Re: A few questions from a beginner.

Bart De Pontieu (BDP@MPEPL)
Wed, 28 Aug 1996 13:46:34 +0100 (CET)

Willie Koorts writes:

>Someone mentioned about software which would modify your QUICKSAT.MAG file
>with information such as classes of objects,  comments,  etc to tailor it
>to be used for selective selections when predicting for BWGS observations.
>What was this program called?  What format of file is needed to feed this
>program with information to do these modifications?

This program is called XFROB, written by Mike McCants. It is available at 
the SeeSat-L e-mail archive in uuencoded and zipped form. Send a message with
SUBJECT: archive get quicksat/xfrob.uu
to get the program. The zip-file contains an executable for PC, but the 
fortran-code is also available, and I've compiled it without problems on
XFROB needs two input files :
  MAG.IN : a normal quicksat.mag file (also available in the quicksat-dir)
  ROB.IN : a ROB program file of the BWGS

The ROB-file is available by sending a message with this command: 
archive get program/program.rob
It is also available at
where it is updated monthly.

XFROB produces one output file :


which is a new quicksat.mag file. This file
contains :

- all BWGS satellites from ROB.IN
- international designation from ROB.IN
- flash period comments from ROB.IN
- 'B' flag for the BWGS-satellites

You can then use the 'B' flag to predict BWGS-program satellites.
It works very well. The only problem that sometimes can occur is that the
program.rob file contains satellites of which the NORAD-no. is not known
yet at the time the program is compiled/edited.

>Then I have a more practical question for all you experienced BWGS observers
>out there. In the PPAS format, cols. 19-28, where one reports the end time of
>an observation,  the recommended format is hh:mm:ss.t.  How can one know this
>time so accurately when using a stopwatch?  

I think the way people do this is by stopping (or starting) their stopwatch
on a known time-signal they pick up from radio, etc. I know that in the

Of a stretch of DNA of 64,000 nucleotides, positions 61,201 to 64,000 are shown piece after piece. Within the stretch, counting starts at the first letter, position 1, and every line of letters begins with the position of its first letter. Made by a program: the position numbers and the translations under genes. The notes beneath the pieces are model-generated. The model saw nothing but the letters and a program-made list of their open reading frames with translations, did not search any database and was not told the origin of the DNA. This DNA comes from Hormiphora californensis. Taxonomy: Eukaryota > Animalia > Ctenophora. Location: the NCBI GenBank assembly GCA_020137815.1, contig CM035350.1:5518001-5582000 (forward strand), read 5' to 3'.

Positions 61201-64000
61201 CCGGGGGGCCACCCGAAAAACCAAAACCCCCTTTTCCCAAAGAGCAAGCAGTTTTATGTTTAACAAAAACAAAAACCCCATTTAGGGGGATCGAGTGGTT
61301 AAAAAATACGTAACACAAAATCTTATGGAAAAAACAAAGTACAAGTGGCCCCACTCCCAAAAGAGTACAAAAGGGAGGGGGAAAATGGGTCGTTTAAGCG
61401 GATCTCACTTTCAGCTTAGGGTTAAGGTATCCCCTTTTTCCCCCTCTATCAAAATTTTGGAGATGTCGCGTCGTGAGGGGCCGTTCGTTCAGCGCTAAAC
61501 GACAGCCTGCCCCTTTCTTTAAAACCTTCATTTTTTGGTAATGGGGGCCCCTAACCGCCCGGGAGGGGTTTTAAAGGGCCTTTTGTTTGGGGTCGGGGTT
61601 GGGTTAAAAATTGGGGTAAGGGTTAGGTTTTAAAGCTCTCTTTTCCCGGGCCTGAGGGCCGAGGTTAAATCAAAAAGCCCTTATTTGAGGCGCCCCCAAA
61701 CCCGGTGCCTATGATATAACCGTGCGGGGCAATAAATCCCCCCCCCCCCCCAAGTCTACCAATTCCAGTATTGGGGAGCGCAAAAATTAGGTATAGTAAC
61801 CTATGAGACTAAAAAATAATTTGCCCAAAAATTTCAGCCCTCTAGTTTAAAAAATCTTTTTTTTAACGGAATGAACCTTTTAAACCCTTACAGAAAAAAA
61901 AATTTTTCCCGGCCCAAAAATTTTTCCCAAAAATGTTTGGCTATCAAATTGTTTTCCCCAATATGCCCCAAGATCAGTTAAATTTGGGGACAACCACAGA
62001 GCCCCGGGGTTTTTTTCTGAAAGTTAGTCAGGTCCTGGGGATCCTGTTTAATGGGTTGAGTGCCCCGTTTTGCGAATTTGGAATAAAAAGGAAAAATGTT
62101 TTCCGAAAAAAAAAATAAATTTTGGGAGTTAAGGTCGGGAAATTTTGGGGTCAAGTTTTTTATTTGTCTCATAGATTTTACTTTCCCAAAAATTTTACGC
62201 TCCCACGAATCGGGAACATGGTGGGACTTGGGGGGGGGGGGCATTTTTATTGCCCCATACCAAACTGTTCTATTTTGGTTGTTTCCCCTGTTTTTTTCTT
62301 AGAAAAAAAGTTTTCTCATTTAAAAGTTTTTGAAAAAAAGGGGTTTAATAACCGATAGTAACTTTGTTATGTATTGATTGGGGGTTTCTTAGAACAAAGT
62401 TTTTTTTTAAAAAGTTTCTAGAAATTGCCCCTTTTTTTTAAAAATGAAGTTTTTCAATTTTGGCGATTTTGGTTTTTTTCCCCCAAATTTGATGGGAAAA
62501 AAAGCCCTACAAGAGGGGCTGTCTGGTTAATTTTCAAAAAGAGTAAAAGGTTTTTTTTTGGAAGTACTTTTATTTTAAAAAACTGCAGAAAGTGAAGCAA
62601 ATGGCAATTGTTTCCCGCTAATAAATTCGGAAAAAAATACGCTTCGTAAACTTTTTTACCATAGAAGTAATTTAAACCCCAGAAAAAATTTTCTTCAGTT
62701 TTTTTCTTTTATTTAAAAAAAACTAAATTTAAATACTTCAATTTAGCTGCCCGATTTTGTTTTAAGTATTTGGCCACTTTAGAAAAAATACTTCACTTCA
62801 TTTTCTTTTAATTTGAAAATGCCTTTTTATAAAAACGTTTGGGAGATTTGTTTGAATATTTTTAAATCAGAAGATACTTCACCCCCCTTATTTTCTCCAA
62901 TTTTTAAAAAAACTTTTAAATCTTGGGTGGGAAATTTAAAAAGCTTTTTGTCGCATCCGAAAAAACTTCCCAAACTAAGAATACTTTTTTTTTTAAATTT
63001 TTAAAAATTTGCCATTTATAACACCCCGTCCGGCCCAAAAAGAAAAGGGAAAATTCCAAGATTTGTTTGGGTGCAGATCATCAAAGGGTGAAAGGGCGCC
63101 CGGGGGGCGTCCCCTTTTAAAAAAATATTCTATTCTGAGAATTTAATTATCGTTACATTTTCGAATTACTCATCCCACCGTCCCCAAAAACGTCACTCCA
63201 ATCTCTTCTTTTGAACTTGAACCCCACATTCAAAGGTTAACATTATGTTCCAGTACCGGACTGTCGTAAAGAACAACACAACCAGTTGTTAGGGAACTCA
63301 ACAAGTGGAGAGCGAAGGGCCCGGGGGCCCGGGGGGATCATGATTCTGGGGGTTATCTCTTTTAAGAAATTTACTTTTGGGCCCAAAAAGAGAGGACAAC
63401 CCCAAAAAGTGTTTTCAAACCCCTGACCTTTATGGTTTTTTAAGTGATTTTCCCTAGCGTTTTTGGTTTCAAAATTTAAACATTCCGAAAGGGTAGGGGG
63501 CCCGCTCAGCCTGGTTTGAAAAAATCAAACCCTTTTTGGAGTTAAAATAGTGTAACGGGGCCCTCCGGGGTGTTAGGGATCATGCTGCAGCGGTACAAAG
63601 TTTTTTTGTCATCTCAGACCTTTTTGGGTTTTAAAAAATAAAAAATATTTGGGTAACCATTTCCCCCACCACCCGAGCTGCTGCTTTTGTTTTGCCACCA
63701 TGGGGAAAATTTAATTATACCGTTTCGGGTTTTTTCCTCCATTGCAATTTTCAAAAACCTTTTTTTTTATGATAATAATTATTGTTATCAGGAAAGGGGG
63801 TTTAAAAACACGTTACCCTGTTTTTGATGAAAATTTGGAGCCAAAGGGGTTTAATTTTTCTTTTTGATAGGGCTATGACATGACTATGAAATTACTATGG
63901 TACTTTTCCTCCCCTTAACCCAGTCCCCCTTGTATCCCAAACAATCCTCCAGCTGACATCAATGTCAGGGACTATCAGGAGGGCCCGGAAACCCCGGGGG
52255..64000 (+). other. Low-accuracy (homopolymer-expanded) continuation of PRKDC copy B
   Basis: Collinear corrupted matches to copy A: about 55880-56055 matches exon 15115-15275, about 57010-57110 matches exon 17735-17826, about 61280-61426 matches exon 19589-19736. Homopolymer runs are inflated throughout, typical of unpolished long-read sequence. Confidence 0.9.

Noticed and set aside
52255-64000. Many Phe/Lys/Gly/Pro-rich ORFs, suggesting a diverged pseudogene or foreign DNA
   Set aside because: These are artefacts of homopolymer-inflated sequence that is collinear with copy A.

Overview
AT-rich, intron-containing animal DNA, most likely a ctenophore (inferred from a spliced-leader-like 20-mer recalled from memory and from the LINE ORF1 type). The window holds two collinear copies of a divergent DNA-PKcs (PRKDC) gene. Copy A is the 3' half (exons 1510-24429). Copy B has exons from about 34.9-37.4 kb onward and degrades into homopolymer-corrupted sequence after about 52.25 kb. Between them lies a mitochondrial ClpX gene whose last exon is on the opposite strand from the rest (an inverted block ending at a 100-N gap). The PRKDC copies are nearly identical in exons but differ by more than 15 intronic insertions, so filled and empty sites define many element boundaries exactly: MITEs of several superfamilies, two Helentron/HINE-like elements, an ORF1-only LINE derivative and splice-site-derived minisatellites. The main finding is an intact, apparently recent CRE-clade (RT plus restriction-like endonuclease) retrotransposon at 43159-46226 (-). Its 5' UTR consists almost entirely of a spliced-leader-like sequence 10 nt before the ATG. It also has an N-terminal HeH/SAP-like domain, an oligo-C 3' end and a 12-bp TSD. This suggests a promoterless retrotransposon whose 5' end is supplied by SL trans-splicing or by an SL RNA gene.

Benelux many observers have clocks with a built-in radio receiver that is
tuned to a radio station that sends out time signals (DCF-77 at 77.5 Khz ?).
The Internet is apparently also a possibility, as evidenced by Jim Varney's
message recently.

>Do one need a special type of stopwatch to achieve this?  
>All stopwatches I know loose the absolute time
>display when put into stopwatch mode.

I've never seen a stopwatch that has absolute time at the same time as
the stopwatch mode either.

>Another practical question.  First a little background.  I made myself a
>sort of "theodolite" using two protractors ( 360 deg. for Azimuth and 90
>deg. for Altitude) to be able to find satellites.  To use it, I would park
>my telescope/monocular at an Alt/Az position along the track of the
>satellite I want to observe and wait till the predicted time for it to
>cross the FOV whereafter I start tracking it.  If it goes too far over the
>time and I have not seen it yet, I would advance the mount to a higher
>point along the track and try again.  Depending on the sky conditions, I
>managed about a 60% hit rate when I was using a 35mm refractor with a 5
>deg. FOV.  I have just recently modified a 80mm spotting scope to a right
>angle eyepiece giving me about a 4 deg. FOV.  I seem to be able to find
>about 85% of predicted BWGS satellites ( selecting the b & ! classes )
>with this setup.  Any practical suggestions on how I could improve my hit
>rate with this system? 

One option would be to aim one of the axises of your telescope towards the
pole of the satellite's orbit, *as seen by the observer* (this one had me
fooled back then, hence the emphasis). This means you then just have track 
on one axis, which seems easier to do. There was a discussion about this 
technique on SeeSat in June 1995. Messages old1/470, old1/476, old1/477, 
old2/507, old2/510, old2/517.
Message old2/574 contains Bjoern Gimle's routine to calculate the pole
(written in basic).

Note that our e-mail archive is subdivided in 6 subdirectories: old1,
old2, old3, old4, old5 and latest
old1 contains message 1 to 500, old2 has 501 to 1000, etc.
The old-directories are regularly added to empty out the 'latest' directory.
The wearisome subdivision into 'old'-directories is not just there to bug you.
It is necessary because of limitations on the CPU-time archive jobs can
have. Searching through the archive can be done with the command 'egrep'
which can be pretty CPU-thirsty.

Bart De Pontieu --  Max-Planck-Institute for extraterrestrial Physics, Garching  --
Join us at Eurosom 2, Oct 19/20 1996 --
BWGS-coordinator -- Flash editor -- SeeSat-L administrator -- would-be-observer
   "Life is like a jigsaw. You get the straight bits, but there's something"
       "missing in the middle." -- XTC, "All Of A Sudden (It's Too Late)"